Inspired by Japanese artisans

I recently had the opportunity to travel to Japan to learn from master craftsmen in Tokyo and Kyoto. I was inspired by their passion and dedication to honing their craft day in and day out, honouring long-established traditions and embracing new traditions as well.

I spent some time at the Valrhona school in Tokyo learning about Japanese ingredients and how to incorporate them into traditional French pastries which gave me a new look at refining what I do back at the chocolate lab.

One of the incredible craftspeople I met was Chikara Mizukami, the owner and master wagashi (Japanese confections) craftsman of the famed Ikkoan in Tokyo Japan.  I spent an afternoon in his workshop learning about his philosophy and approach to creating memorable wagashi confections. While Western confectionary is itself the star in a dessert, wagashi on the other hand, plays a supporting role to Japanese tea. In other words, wagashi's sole purpose is to enhance the taste and enjoyment of Japanese tea. Born into a wagashi-making family, artisan Chikara Mizukami created Ikkoan in 1977, his famed Tokyo shop.  I couldn’t help but be struck by the humble nature of this wagashi artisan and be inspired by his lifelong dedication to continually enhancing his craft.  He challenges himself to translate the seasons (and there are more than 70 in Japan) and the holidays of Japan by drawing inspiration from poetry, art and architecture. What a treat!

Because the ingredients themselves are so important, I also had a chance to travel to the outskirts of Kyoto to meet the artisans behind the famed Japanese matcha and sesame products.

Kiyoharu Tomita, President of the Nanzan-En Tea Corporation, a private matcha/tea manufacturer welcomed us to his plantation and explained the process from growing, picking, drying and grinding the tea leaves.  The employees expressed how proud they were to welcome us and show us how they produced this exceptional tea.  The president himself presided over the traditional tea ceremony and served everyone personally.  What an honour.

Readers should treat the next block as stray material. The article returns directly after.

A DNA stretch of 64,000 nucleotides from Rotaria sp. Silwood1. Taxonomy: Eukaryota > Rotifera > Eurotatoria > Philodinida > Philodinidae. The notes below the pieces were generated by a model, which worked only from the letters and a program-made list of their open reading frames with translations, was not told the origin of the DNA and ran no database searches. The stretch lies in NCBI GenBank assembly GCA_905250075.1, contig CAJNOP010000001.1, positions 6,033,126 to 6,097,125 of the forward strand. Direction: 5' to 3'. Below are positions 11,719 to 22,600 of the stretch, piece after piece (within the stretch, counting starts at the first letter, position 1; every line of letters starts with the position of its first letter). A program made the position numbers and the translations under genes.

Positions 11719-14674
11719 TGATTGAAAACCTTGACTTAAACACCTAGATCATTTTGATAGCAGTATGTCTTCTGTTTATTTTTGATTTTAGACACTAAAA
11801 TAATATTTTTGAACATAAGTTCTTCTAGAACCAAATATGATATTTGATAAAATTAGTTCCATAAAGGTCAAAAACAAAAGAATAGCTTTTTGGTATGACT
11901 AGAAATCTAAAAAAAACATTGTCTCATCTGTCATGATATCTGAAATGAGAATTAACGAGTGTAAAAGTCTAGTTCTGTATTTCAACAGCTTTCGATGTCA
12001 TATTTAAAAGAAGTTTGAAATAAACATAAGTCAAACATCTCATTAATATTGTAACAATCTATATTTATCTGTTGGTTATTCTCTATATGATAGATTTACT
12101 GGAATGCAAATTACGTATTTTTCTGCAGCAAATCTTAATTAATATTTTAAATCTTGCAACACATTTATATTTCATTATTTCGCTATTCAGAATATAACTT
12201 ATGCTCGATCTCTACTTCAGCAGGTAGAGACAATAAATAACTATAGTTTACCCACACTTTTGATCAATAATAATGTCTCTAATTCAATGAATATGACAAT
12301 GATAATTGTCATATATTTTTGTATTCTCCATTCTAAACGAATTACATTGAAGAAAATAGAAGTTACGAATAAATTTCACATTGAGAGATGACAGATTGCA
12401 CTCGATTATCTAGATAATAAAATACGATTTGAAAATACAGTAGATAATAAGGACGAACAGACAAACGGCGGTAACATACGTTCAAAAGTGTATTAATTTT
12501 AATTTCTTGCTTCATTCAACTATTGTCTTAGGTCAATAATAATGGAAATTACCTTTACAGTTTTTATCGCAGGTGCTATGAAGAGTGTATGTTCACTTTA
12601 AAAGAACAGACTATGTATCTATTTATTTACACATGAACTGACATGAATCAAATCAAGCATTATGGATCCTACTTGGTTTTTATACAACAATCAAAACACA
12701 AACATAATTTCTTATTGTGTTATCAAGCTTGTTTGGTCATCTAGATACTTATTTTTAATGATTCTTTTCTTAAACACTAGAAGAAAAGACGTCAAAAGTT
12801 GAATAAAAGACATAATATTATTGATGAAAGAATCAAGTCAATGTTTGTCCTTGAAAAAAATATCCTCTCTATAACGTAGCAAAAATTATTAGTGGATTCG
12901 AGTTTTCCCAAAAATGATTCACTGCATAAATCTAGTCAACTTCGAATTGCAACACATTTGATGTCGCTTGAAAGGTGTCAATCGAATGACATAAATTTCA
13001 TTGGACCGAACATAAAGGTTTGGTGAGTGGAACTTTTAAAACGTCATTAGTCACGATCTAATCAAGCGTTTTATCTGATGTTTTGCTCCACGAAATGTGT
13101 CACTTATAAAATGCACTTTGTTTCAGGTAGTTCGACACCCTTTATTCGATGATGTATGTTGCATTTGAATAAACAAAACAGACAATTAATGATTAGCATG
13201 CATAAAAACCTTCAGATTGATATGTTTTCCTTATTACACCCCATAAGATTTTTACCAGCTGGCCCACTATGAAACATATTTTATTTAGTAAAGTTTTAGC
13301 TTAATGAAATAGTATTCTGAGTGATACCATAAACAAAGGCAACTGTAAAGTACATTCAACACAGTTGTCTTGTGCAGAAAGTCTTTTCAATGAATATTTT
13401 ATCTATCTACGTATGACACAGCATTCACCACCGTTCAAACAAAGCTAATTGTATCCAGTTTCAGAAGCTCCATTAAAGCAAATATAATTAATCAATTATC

The last stop on this incredible journey was a visit with Koichi Yamada, the President of the Yamada Sesame Oil Company, who stubbornly, and thankfully, maintains the traditional way of producing sesame products, which in Japan is called the henko way. He told me he was born into a family who owned the sesame oil business and started helping out with the business when he was in high school.  He has perfected his technique and timing to toast sesame so there is no bitterness. 

Looking back on everything I learned, I’m excited to put this new knowledge into practice with some of our existing products and to create a few new ones as well. 

You can see a few of the highlights by clicking on the photo below. 


The Earth-friendly story of our chocolate

Yesterday was Earth Day, a time to connect with nature and think about what we can do to sustain and nurture nature.

While we all have a responsibility to be good stewards of this planet, it seems increasingly difficult to feel like we're making a real difference or having a significant impact.  The changing weather patterns at home and abroad all seem to be part of a larger narrative that there is much more to be done.

While I think we can all agree that there is a lot of work ahead, I don't want to forget to celebrate the successes and the models that are having an impact, not just on the environment, but on the economic conditions of people in regions around the world that will help sustain and promote positive behavioural change long term.

One of the producers we purchase chocolate from in Peru to make our award-winning Pure Nacional chocolates grows the rarest cocoa beans on earth. It's a special place high up in the mountains of Peru where the small team is working hard to establish beneficial direct trade partnerships with farmers and invest in protecting the environment in their region. They also create opportunities for the men, women and families in the community. They're making long-term decisions that will benefit the community, protect the environment and produce a superior product.

‘Chocolamentary’ is a documentary released last week by a company in the U.K. about these rare beans, the farmers who grow them and how Marañón cacao provides a sustainable future for this remote community. It's not a long video and it's time well spent. It will make you feel good about the chocolate choices you're making, especially this week as the attention of the world turns to our planet.

Watch the video here.

 Chocolamentary video takes you into the Maranon valley in Peru to meet the producers behind our Pure Nacional chocolate.

 Chocolamentary video takes you into the Maranon valley in Peru to meet the producers behind our Pure Nacional chocolate.

The inspiration behind our egg art

Oriol Balaguer is an award-winning Spanish pastry artist and chocolatier whom I had the great honour of working with in New York a little while back to learn about his passion for chocolate and his techniques for making showpiece eggs. This Easter season, you’ll see Oriol’s influences in my own work on display in our shop, or here online